Family dynamics can change as children grow, so your current child custody agreement may no longer meet the needs of your children. If so, you have the right to request that your agreement be changed in accordance with any material changes to your family.
If you or your children have developed a need for a modified child-sharing plan, our team of seasoned child custody attorneys can help you file a motion with the court. A Sandy Springs child custody modification lawyer can assist you in obtaining an order that works for your family.
Under Official Code of Georgia §19-9-3(b), parents may seek a modification to their current child custody order once every two years when there has been a material change in circumstances. Parents who want to petition the court for a new parenting plan should speak with a child custody modification lawyer in Sandy Springs who can file a request for a new child custody order on their behalf.
Just as parents are asked to create their own parenting plan during divorce proceedings, they may be requested to do so for custody modifications as well. A judge would evaluate whether a proposed implementation would be in the best interests of the children by examining their ages and developmental needs, per O.C.G.A. §15-11-26. If a child custody order is to be modified, it should ensure that the kids receive love and bonding time with both parents when circumstances allow it.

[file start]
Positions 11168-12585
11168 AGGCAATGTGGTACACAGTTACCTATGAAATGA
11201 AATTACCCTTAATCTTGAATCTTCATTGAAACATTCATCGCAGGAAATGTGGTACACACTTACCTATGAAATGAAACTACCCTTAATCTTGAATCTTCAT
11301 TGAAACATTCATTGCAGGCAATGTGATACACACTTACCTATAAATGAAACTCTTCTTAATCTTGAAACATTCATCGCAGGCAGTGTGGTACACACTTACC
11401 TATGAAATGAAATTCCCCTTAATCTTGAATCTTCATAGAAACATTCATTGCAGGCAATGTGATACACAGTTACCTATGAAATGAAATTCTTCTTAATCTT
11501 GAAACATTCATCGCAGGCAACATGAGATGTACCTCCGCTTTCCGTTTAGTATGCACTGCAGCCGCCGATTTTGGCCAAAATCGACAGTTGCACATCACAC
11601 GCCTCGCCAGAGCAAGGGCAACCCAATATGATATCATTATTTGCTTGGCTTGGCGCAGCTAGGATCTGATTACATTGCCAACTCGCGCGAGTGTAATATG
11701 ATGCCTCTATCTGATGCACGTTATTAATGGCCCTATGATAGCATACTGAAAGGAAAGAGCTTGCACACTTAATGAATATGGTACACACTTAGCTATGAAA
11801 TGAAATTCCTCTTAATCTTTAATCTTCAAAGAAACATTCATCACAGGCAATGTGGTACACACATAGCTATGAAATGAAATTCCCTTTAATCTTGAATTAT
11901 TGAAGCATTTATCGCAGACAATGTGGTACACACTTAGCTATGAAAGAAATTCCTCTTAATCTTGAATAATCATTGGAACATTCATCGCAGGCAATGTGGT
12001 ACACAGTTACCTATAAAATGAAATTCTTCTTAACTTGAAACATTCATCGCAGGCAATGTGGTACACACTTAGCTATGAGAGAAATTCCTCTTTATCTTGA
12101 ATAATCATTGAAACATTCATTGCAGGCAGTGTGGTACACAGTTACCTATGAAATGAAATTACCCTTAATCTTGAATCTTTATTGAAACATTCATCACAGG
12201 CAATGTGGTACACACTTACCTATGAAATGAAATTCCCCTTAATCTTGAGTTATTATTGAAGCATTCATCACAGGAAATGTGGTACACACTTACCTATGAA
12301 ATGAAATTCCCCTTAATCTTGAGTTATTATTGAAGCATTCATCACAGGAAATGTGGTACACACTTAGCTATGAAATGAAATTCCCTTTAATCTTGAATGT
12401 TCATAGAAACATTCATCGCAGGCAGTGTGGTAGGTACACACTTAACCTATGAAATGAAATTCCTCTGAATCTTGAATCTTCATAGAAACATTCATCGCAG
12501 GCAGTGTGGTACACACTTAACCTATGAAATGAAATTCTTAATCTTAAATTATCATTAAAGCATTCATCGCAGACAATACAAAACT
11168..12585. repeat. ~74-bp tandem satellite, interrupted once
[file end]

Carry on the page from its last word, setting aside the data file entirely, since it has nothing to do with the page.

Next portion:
Sandy Springs courts may allow kids to start making decisions about their living situations if they are mature enough to do so. Fortunately, a skilled Sandy Springs child custody modification attorney would be well-versed in such matters.
Once children reach their 11th birthday, they may start to participate in custody proceedings. Although children aged 11 to 13 are too young to request a permanent placement with a parent, they may ask for a temporary custody order. Specifically, they can indicate to Sandy Springs courts which parent they would prefer to live with, and a judge can order that placement for a period of six months before reviewing the decision at the end of the half-year period.
O.C.G.A. §19-9-3(a)(5) allows children aged 14 and older to communicate to a court which parent they want to live with, but the courts can dismiss such decisions if they do not reflect the children’s best interests. Kids ages 14 and up may request to alter their primary living situation once every two years, but there must have been a material change in circumstances before a judge can make modifications to their custody order.
If you would like to have your court-ordered child custody plan changed because of a material change in family life, a dedicated Sandy Springs child custody modification lawyer can help. Contact our team today for assistance completing the required forms and constructing a new parenting plan that meets your unique circumstances and needs.
Atlanta Divorce Law Group